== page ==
Australia’s ‘dirtiest’ power station to close

Some 500 people are set to lose their jobs when the plant shuts down.

By: AFP | Sydney | Updated: November 3, 2016 9:09 pm
Australia, Power plant shuts, pollution, CO2 emissions, Engie, world news, indian express news Photo for representational purpose

One of Australia’s dirtiest power plants will be shuttered, its owner said on Thursday, in a move hailed by environmentalists. After decades of belching pollution, the Hazelwood brown coal-fired power station in Victoria state’s Latrobe Valley will close in March after French energy giant Engie decided it was no longer viable. Some 500 people are set to lose their jobs when the plant shuts down, with another 250 remaining until 2023 to manage the decommissioning of the power station and rehabilitation of the adjoining mine site.

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Engie said it was also looking to sell the brown coal-fired Loy Yang B power station in the Latrobe Valley and the gas-fired Kwinana plant in Western Australia which supplies steam and electrical power. “Hazelwood is now more than 50 years old. It has been a wonderful contributor to the National Electricity Market but we have now reached the point where it is no longer economic to operate,” Engie’s Australia chief executive Alex Keisser said in a statement. “Engie in Australia would need to invest many hundreds of millions of dollars to ensure viable and, most importantly, continued safe operation. Given current and forecast market conditions, that level of investment cannot be justified.”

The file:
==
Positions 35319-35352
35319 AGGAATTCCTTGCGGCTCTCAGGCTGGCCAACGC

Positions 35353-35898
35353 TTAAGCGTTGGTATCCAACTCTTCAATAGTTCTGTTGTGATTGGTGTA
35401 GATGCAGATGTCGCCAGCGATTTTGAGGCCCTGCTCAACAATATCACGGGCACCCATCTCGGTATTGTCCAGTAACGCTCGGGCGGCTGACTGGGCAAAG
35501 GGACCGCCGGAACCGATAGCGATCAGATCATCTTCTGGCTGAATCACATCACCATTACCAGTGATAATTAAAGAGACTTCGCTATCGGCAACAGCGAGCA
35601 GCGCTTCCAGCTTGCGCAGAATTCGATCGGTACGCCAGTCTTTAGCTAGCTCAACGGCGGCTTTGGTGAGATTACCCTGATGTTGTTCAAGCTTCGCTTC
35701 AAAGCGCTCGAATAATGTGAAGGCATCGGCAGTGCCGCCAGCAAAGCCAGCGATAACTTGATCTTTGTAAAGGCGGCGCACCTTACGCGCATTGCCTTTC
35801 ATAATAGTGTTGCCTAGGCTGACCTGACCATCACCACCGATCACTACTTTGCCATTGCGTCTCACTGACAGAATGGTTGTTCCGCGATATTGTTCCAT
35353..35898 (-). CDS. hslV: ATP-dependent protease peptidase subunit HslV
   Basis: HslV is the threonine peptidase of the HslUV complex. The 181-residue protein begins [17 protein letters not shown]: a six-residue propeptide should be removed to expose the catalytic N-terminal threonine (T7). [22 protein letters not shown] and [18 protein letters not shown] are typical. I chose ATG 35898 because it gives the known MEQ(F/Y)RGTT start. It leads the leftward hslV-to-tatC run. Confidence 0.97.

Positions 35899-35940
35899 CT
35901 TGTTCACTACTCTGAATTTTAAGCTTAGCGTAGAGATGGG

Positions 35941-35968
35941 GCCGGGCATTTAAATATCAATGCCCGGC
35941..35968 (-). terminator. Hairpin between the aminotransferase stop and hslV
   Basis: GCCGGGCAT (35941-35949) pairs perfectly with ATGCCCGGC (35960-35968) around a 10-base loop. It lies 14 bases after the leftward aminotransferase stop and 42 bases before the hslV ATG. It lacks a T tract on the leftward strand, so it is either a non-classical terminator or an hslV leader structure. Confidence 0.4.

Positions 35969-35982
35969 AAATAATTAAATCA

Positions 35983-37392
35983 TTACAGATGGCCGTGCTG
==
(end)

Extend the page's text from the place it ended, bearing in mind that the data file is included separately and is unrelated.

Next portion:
Hazelwood – which supplies around 22 per cent of Victoria’s energy requirements and about four per cent of the nation’s – is 72 per cent owned by Engie and 28 per cent by Japanese trading house Mitsui. Paris said late last year that Engie – partly owned by the French government – was going to stop investing in the development of coal-fired power plants, the biggest source of man-made CO2 emissions. Brown coal is considered “dirtier” than black coal, with environmentalists welcoming the closure.”Hazelwood is the dirtiest power station in Australia and one of the dirtiest in the world,” Australian Conservation Foundation’s chief executive Kelly O’Shanassy said.

“This is a key moment in a transition that is already well under way – the switch from dirty energy to clean energy – and Australia’s energy policy is now at a fork in the road.”